The mahavakya of the Shikshavalli says, Dharmam Char: ‘Follow Dharma’ or ‘Keep moving on the path of Dharma’.  Since the verb determines the movement and quality of the subject, so the word ‘char’ needs our attention first. ‘Char’ means ‘keep moving on’ or ‘move along’.  Let me contextualize this a bit.  India speaks through subtle symbols. One of the significant Indic symbols is the chakra. Chakra is a ‘wheel’ or ‘circle’. The character of the wheel is movement. Life is nothing but a series of movements, continuous, in different forms. It is the opposite of stasis. The wheel symbolizes the perpetuity of movement, the character of life. It came to be associated with time and life as the kala chakra, time-cycle and jivan chakra, life cycle. This wheel found its way into the Indian intellectual and cultural psyche through various schools of Indian thought and manifested in multiple tangible emblematic forms as in the chakra in the Sun temple of Konarka which, after Independence, found its way into the Indian flag and the Ashok Chakra.  The mahavakya celebrates the primacy of movement in the cosmos that Aitareya Brahmana elaborates through the narrative of Harishchandra and his son Rohit. In the narrative, Indra explains to the wandering Rohit the importance of motion with the metaphors of the bees, birds and the Sun —                          Charanbai madhu vindati charantsvadu mudambaram Suryasya pasya sreemanam yo na tandrayate charan (Charaiveti, Aitareya Brahmana, 7.15) Loosely translated, this means that the honey bee, by its motion, collects honey, and birds enjoy tasty fruits by constant movement. The sun is revered, by virtue of its constant shining movement; therefore, one should be constantly in motion. ‘Keep moving, keep moving on!’  Every being in the cosmos follows the principle of moving on. So should human beings. By moving on, one gathers new experiences and every new experience adds to consciousness and one moves on from finite to infinite, and becomes a little less incomplete.  Now the question is — if one has to keep moving on, what should one be doing while on the move? Moving on aimlessly without knowing what is to be done would be futile. So the sage qualifies that movement should be oriented to Dharma.  Of the four purusharthas — inherent values of the universe or goals and obligations of human life — Dharma is the first. Artha, Kama and Moksha are the other three. Dharma, however, does not mean religion. There is a deeper meaning — dharayate iti ya sa dharmah: Whatever is worth ‘upholding’ or ‘worth doing’ in any given situation for an individual or a community, is dharma.  Can Dharma be practiced in isolation? The answer is no. Just knowledge of dharma is not enough; dharma must be lived, practiced. While acquiring material well-being, artha, and fulfilling one’s desires, kama, one must remain oriented to dharma, mindful of dharma and practicing dharma.  The pursuit of dharma does not entail renunciation of the world, nor does it mean that one cannot follow it while leading the life of the householder (grahastha) and engaging in worldly work. Janaka followed dharma while being a king, and the Vyadha in the Mahabharata was a humble hunter. In simple terms, it means that artha and kama, unattended by dharma, become anartha  and dushkama — the antithesis of artha and kama. However, if artha and kama are pursued in alignment with dharma, the fourth purushartha, Moksha, is inevitable.  Moksha, freedom from the cause of suffering (of one’s own and of others), is the natural consequence of adherence to dharma while pursuing the other two goals of human life. Moksha is not a faraway metaphysical goal but a state of being that is attained here, and here alone, in this life and in this world.      If one wishes to follow the path of dharma, one needs to know and understand dharma. But would it not be a very complicated process to know dharma before practicing it? Yes, if one takes the philosophical or intellectual route; and no, if one takes the route of loka or wisdom.    Taking recourse to the shastra mode, the academic or intellectual mode, could be abstract, unpleasant and even cumbersome. Knowledge without understanding and experience is never a source of happiness. Wisdom helps in discovering the path of life to be chosen, as stated in the answer that Yudhishthara gave to Yaksha:  Shruti vibhinna smratyopi bhinnah  Neko muniyasya vachah parmanam   Dharmasya tatvam nihitim guhayam,  Mahajano yen gatah sah panthah. (The Mahabharata, ‘Vana Parva’, 3.13.315)  The essence of dharma is hidden. So what is to be done? There are two ways: either one can find the path of dharma with one’s experience and observation or just follow the path of the great souls or wise men. The former is a longwinded, time consuming and cumbersome process while the latter is simple and straight. Just knowledge of dharma is not enough; it needs to be practiced and lived. Every individual and every particle in the cosmos has its own dharma. But some, or many, would deviate from dharma. Then what would correct and balance out the deviation? Right dharmic action by those who adhere to their own dharma, swadharma,  even when others do not. That is why the Gita asks us to follow our own swadharma — Swadharme nidhanam shreyah pardharmo bhayavaha. (Geeta, Chapter 3, Sloka 32)      Major philosophical schools and cultural texts like the epics, the puranas and the folk narratives of India explained various aspects of dharma by using drishtanta as a mode of construction and dissemination of knowledge. The Ramayana was enunciation of dharma as an ideal that was practiced by Rama, and the Mahabharata about the dharma in real life. With the shift in social behavior from the ideal (in the Ramayana) to the realistic (in the Mahabharata), the latter is a subtler study of dharma, as it tries to shed light on it from different standpoints by bringing in diverse characters, and sometimes even the same characters in different situations in multiple ways in various narratives. Dharma is not absolute but contingent. Dharma is determined by the three conditions of desha, space or location, kala, time and karma, action. As these conditions change, dharma may also accordingly change. That is why it is not absolute or fixed but contingent and variable. But it is variable with qualification, as the following narrative suggests: Yudhishthara, who was also known as dharmaraj or an apostle of Dharma, did not have a monopoly on the understanding of dharma, even he was perplexed. Bhishma Pitamah illustrated the complexity of dharma to Yudhishthara with the narrative of Vishwamitra in the ‘Shanti Parva’ of the Mahabharata.  In a certain rather long and extreme drought, the Sage Vishwamitra, starving for days, reached a Chandala (untouchable, of a lower caste) hunter’s hut in search of food. He saw a fresh piece of thigh of a dog. Vishwamitra wanted to have the dog meat but the Chandala pleaded that by doing so the sage would desecrate the dharma of both of them and it would lead to the committing of a sin. The sage Vishwamitra stated that dharma can be observed only if he were alive, and life is preferable to death. Hence, whatever sustains life — right or wrong — was acceptable to him.   Vishwamitra rejected all arguments of the Chandala by stating that the highest dharma is to save life at any cost, for life is higher than any other principle. He would be able to seek dharma by leading his life in a pious and righteous manner. The Chandala ultimately agreed to part with the meat. But the sage did not eat it alone. He, in consonance with the tradition, divided it in different portions for the gods, the ancestors and all living beings. Lo and behold! It began to rain, and the period of drought was over.  This narrative astonished Yudhishthara, for according to him, how can one be a sage and a pious soul after committing the most despicable act and defiling the dharma? Bhishma resolves his dilemma by saying that the dharma cannot be determined in absolute terms. Also, it cannot be defined by the feeble minded. Its awareness can be developed by following the scripture and the essence of the scriptures. In other words, the epic states that even Yudhishthara, who is supposed to be an incarnation of dharma, is not able to fathom the depths and manifestations of dharma. Further, it underscores a point that life is the highest value, as it is an indispensable instrument for observance of dharma. In this sense, life is superior to dharma. Life is dynamic, ever in flow, and the truth of life must have a practical value, truth as value or rit.  Tulsidas’s Ramacharitmanasa describes dharma in terms of dharma-ratha, a chariot of dharma. During the war between Rama and Ravana, after the death of Kumbhakarna and son Meghanada, Ravana comes to the battle field riding a Yuddha-ratha (war chariot), well protected by armour, and equipped with sophisticated weapons, while Rama is barefoot without chariot or armour. Seeing this Vibhishana gets distressed, and asks Rama how he was going to win over Ravana. Rama tells him that the ratha (chariot) that helps in winning the war in life is not the one that is owned by Ravana but the dharma-ratha, the chariot of dharma. Rama describes the the Dharmaratha (the chariot of dharma or righteousness) to Vibhishan, thus: Its wheels (chakra) of the chariot are valour (shaurya) and fortitude (dheeraj). Steadfastness in truth and good character are its flag and banner respectively. The horses of that chariot are strength (bala), discrimination (viveka), self-control or restraint (dama) and care for others (parahita). Its reins are made of the ropes of forgiveness (kshama), compassion (krpa) and equanimity (samata). Devotion to God is the intelligent charioteer. Dispassion (virati) is the shield, and contentment (santosh) is the sword. Charity (dana) is the axe, intellect (buddhi) is the potent missile (shakti) and knowledge of the self (vijnana) is the relentless bow.  He further adds that a pure and steady (amala achala) mind (mana) is like a quiver, while tranquility, calm (shama) and the various forms of abstinence (yama) and religious observances (niyama) are a sheaf of arrows. Worship and homage to the Brahmins and one’s own Guru is an impenetrable armor. There is no other efficacious equipment or weapon other than the dharma-ratha that is needed for victory, and a person possessing this strong chariot of dharma can conquer even the most mighty and invincible foe, attachment to the world.    Tulsi’s illustration of the dharma-ratha shows the engagement of the Indian mind with the mahavakya dharmam char in different ages through the metaphor of the chariot that represents cyclicality, continuity and movement. So one must keep moving on the path of righteousness.      Last but not the least, in the Indian tradition, as mortal beings have to follow the path of human dharma (manav dharma) so too the gods have to follow their dharma, (deva-dharma). Even in human form, they need to subscribe to their own dharma in every incarnation. In brief, every human being has to know one’s dharma (swadharma), and keep following it in accordance to desh, kala, and karma.           [This article was given by the late Sri Avadhesh Kumar Singh for publishing in Satyameva as his first contribution to the work of Satyameva. We are now reprinting this article with deep gratitude to him — Ed]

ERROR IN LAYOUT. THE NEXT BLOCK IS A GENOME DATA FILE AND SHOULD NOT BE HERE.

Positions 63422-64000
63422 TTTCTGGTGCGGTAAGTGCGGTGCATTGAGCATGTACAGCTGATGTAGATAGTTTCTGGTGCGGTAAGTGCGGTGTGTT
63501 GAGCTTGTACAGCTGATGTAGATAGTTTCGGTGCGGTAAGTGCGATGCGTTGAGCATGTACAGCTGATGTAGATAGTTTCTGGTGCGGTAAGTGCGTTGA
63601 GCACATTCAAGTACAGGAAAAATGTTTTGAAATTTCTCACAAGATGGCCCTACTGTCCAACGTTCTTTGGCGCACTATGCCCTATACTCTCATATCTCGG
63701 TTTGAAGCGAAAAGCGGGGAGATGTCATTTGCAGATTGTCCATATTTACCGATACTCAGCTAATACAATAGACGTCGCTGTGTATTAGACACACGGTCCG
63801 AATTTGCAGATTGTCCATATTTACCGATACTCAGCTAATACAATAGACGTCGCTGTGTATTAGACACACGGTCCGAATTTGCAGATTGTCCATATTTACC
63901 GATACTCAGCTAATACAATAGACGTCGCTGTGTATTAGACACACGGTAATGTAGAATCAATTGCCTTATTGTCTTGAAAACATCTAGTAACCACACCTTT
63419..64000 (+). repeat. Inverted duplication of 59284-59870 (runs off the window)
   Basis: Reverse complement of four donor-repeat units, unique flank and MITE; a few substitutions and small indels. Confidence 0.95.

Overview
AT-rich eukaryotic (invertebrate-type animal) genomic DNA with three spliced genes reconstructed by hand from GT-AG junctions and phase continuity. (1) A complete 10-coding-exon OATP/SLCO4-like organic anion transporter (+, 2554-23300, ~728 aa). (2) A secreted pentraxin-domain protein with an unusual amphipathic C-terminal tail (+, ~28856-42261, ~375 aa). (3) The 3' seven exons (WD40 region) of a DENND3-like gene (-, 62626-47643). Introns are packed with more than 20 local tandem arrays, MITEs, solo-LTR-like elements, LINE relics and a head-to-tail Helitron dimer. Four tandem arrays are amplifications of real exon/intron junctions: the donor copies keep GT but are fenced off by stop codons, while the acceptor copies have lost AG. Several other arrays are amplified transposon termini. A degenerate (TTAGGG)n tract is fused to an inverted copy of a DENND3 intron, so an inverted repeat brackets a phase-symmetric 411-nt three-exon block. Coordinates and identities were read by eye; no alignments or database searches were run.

Read More